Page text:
Both the McCain/Palin campaign and the Obama/Biden campaign are making unrealistic promises about the prospect of reaching energy independence. As Obama himself notes, when you consume 25 percent of the world's oil but own only 3 percent of the world's oil reserves, energy independence isn't ever going to come from expanding domestic production.

The difference between the two campaigns is that McCain/Palin is more unrealistic. Obama has made it clear that his energy independence plan will requires massive expansion of alternative and renewable energy resources and huge investments in conservation and energy efficiency, even as he acknowledges that more investment in offshore drilling, nuclear power, and clean coal will also most likely be necessary. (McCain and Palin routinely misrepresent Obama's position on nuclear power and clean coal, and the vice presidential candidate did so again today.)

Palin devoted one paragraph of her energy security policy speech to alternative energy solutions.

In our administration, that will mean harnessing alternative sources of energy, like wind and solar. We will end subsidies and tariffs that drive prices up, and provide tax credits indexed to low automobile carbon emissions. We will encourage Americans to be part of the solution by taking steps in their everyday lives that conserve more and use less. And we will control greenhouse gas emissions by giving American businesses new incentives and new rewards to seek, instead of just giving them new taxes to pay and new orders to follow.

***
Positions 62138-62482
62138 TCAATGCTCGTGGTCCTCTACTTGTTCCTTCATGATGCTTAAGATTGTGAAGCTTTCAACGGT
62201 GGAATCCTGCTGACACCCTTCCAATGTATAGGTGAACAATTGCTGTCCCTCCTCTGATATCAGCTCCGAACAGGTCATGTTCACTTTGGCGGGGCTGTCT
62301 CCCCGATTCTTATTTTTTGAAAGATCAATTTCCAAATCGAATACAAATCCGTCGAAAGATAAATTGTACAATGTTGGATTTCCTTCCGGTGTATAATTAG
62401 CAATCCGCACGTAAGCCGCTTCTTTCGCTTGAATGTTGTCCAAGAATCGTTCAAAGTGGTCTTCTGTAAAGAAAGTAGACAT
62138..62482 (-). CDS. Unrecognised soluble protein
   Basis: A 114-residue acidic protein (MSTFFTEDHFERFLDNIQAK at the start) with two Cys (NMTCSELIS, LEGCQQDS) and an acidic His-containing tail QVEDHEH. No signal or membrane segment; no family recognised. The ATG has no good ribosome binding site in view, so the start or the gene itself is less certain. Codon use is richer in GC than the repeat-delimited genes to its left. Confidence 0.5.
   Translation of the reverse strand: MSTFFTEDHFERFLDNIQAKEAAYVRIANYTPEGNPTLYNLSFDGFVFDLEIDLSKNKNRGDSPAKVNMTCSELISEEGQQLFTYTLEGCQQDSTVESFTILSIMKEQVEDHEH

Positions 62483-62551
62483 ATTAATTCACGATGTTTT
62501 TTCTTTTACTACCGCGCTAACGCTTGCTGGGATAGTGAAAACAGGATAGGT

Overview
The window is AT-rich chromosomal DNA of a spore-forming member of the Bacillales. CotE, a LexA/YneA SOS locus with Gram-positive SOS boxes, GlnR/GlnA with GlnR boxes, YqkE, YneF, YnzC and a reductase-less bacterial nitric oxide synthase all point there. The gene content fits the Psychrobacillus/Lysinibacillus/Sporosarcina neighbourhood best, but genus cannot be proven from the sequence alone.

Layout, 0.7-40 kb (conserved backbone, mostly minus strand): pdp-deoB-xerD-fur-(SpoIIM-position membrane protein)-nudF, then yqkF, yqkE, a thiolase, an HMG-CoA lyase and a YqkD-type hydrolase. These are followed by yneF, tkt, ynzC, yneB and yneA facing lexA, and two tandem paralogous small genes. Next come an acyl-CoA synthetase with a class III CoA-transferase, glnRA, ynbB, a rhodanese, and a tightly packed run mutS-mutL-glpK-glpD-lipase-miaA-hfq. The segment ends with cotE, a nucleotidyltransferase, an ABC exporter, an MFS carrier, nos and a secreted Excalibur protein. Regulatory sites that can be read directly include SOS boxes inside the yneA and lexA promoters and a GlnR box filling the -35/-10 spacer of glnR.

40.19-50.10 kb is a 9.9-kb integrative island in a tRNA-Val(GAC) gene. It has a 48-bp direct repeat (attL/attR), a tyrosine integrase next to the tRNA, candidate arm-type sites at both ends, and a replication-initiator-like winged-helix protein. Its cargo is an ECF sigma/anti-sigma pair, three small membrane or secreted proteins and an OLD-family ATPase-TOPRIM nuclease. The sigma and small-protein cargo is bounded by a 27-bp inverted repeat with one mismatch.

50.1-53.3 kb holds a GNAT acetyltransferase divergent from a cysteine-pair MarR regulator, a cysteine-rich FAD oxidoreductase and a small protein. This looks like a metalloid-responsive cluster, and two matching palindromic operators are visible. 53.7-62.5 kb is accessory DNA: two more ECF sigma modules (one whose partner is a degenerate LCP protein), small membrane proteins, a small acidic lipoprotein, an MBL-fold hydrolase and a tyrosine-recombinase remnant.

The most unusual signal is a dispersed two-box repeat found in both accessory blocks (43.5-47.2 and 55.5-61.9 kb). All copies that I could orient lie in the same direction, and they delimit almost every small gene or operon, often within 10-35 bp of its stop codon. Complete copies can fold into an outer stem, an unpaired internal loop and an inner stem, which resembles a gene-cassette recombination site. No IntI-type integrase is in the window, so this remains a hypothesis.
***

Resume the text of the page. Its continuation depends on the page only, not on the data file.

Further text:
That's not enough. True leadership on energy requires devoting more than one paragraph to vague handwaving about wind and solar and greenhouse gas emissions. Economic turmoil and low oil prices may have shunted renewables and conservation off the main track for now, but to quote Palin, "this is hardly a sign of good things to come."

Here's the unavoidable truth:

The Financial Times reported on Wednesday that according to a draft it has obtained of the annual World Energy Outlook report from the International Energy Agency, "Output from the world's oilfields is declining faster than previously thought."

Without extra investment to raise production, the natural annual rate of output decline is 9.1 per cent... The findings suggest the world will struggle to produce enough oil to make up for steep declines in existing fields, such as those in the North Sea, Russia and Alaska, and meet long-term demand. The effort will become even more acute as prices fall and investment decisions are delayed.

Oil companies would certainly be foolish to stand still while prices are low and refrain from investing in new production. But the rest of us would be even more foolish to ignore the accelerating output declines and shrink away from the truly gigantic task of moving the global economy towards a more energy efficient, renewable-reliant future. It won't be cheap -- heaven forbid, it might even require raising taxes! But in the long run, that's what has to happen, and in her speech today, Sarah Palin did not acknowledge it.

Andrew Leonard

Andrew Leonard is a staff writer at Salon. On Twitter, @koxinga21.

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2008 Elections Energy Environment Global Warming Globalization How The World Works Sarah Palin